Rene Lima-Marin Wins Round In Deportation Case, Release Awaits ICE Appeal

· Oct. 11, 2017, 1:09 pm
Photo: Rene Lima-Marin sits for a 2014 interview with The Associated PressAP
Rene Lima-Marin sits for a 2014 interview with The Associated Press inside Kit Carson Correctional Center, a privately operated prison in Burlington, Colo.

A Cuban immigrant whose armed robbery conviction was vacated by Colorado Gov. John Hickenlooper in an effort to stop his deportation has been ordered released from federal custody by an immigration judge, his attorney said Tuesday.

But Rene Lima-Marin's release may be delayed pending a possible appeal by U.S. Immigration and Customs Enforcement, attorney Aaron Elinoff told Denver's KCNC-TV.

Lima-Marin attracted national attention after he and an accomplice were sentenced to 98 years in prison in 2000 for robbing two video stores. Lima-Marin was mistakenly paroled from Colorado state prison in 2008, but he never reported the error to authorities. His accomplice, Michael Clifton, stayed in prison.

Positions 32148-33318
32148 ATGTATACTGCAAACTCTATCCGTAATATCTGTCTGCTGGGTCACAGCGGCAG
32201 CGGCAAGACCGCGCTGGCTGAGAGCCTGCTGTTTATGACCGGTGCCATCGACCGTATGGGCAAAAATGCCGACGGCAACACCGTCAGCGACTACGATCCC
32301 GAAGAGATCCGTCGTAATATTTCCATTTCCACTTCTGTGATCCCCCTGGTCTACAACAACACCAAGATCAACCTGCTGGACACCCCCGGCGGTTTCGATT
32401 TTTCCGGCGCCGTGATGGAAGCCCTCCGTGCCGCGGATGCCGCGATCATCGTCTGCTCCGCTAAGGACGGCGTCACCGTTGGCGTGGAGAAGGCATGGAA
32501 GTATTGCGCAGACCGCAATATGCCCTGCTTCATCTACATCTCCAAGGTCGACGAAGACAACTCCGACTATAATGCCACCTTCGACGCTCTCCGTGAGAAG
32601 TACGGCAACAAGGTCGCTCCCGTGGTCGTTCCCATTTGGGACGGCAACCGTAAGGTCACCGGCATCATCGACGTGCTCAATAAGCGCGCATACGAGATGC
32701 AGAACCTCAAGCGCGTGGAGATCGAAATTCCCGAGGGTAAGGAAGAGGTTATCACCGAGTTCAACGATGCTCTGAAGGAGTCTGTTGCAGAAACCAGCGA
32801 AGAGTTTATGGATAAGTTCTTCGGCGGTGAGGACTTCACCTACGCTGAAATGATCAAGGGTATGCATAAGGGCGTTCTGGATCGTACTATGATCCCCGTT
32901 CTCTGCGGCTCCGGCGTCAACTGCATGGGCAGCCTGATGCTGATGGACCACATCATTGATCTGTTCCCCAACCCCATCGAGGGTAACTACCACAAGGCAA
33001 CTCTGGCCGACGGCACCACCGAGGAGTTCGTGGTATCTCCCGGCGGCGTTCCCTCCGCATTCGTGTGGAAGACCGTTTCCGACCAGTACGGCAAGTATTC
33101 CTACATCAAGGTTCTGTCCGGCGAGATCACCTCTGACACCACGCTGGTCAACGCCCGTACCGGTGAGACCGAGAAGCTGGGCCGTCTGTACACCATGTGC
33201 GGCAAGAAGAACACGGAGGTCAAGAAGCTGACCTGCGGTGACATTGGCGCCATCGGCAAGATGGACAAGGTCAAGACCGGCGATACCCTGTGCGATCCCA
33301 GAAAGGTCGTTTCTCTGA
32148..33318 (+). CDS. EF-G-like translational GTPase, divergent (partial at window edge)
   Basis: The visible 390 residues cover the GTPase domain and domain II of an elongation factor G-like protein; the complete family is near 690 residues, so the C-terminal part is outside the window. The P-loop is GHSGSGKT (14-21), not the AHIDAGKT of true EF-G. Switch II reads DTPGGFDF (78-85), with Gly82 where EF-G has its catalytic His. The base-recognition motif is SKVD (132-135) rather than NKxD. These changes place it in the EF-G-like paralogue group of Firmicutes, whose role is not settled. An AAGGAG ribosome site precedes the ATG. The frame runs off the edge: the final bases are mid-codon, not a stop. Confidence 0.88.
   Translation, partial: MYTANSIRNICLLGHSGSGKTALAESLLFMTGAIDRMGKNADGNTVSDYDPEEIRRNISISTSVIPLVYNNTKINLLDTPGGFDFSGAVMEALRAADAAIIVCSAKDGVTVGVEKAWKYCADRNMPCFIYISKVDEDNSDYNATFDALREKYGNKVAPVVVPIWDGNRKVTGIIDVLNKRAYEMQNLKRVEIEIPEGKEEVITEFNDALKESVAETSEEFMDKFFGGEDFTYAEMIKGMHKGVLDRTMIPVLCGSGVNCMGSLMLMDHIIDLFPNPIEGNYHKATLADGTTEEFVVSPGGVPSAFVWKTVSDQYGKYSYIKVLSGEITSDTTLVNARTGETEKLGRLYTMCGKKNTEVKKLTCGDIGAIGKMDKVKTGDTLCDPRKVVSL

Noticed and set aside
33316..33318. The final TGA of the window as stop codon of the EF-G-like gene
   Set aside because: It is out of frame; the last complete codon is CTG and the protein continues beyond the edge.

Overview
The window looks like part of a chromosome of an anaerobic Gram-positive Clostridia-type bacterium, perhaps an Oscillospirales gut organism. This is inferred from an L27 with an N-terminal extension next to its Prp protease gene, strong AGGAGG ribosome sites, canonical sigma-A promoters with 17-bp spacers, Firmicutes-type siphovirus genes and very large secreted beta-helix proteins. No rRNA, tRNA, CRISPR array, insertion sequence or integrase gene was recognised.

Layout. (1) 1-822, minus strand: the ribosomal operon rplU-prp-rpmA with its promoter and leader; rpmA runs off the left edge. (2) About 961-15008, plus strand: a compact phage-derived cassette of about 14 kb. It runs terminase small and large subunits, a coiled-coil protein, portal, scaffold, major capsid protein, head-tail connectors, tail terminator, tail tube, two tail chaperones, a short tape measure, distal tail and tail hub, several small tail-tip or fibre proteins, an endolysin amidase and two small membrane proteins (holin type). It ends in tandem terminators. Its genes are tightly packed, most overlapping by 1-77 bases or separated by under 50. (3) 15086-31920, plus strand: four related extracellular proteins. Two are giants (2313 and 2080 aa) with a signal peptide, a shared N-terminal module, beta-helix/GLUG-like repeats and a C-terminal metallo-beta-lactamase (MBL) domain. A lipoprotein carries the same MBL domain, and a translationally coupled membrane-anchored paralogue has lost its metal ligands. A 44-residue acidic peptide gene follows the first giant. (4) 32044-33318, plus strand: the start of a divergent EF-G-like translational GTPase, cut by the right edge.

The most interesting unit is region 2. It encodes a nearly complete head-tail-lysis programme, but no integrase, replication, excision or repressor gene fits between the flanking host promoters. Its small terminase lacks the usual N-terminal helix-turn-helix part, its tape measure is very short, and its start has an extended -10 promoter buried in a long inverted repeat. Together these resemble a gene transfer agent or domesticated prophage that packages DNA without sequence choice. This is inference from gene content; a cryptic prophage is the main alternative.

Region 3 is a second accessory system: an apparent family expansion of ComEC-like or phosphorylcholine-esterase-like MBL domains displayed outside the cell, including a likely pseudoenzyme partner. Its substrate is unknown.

Lima-Marin married, had a child and got a steady job before authorities discovered the mistake in 2014 and returned him to prison. In May, a judge ordered his release, saying it was draconian to keep him behind bars. Immigration authorities detained him instead, citing a 2000 deportation order.

Days later, Gov. Hickenlooper, a Democrat, pardoned Lima-Marin in hopes of stalling his deportation. An immigration judge in Denver overturned the deportation order on July 31 and assigned his case to immigration court in suburban Aurora. He was detained at an ICE facility in Aurora while his case was being argued.

Immigration and Customs Enforcement officials have 30 days to appeal, and an ICE official told The Denver Post the agency was working on a response.

Lima-Marin came to the U.S. as a child in the 1980 Mariel boat lift from Cuba. He had legal residency until it was revoked following his criminal conviction. Immigration authorities held him for 180 days after his 2008 parole, but Cuba at the time wasn't accepting deportees who had arrived during the Mariel boatlift.

In January, then-President Barack Obama ended a "wet foot-dry foot" policy that protected Cuban immigrants who arrived on U.S. soil, opening a possible door for additional Cubans from the Mariel boat lift to be deported.

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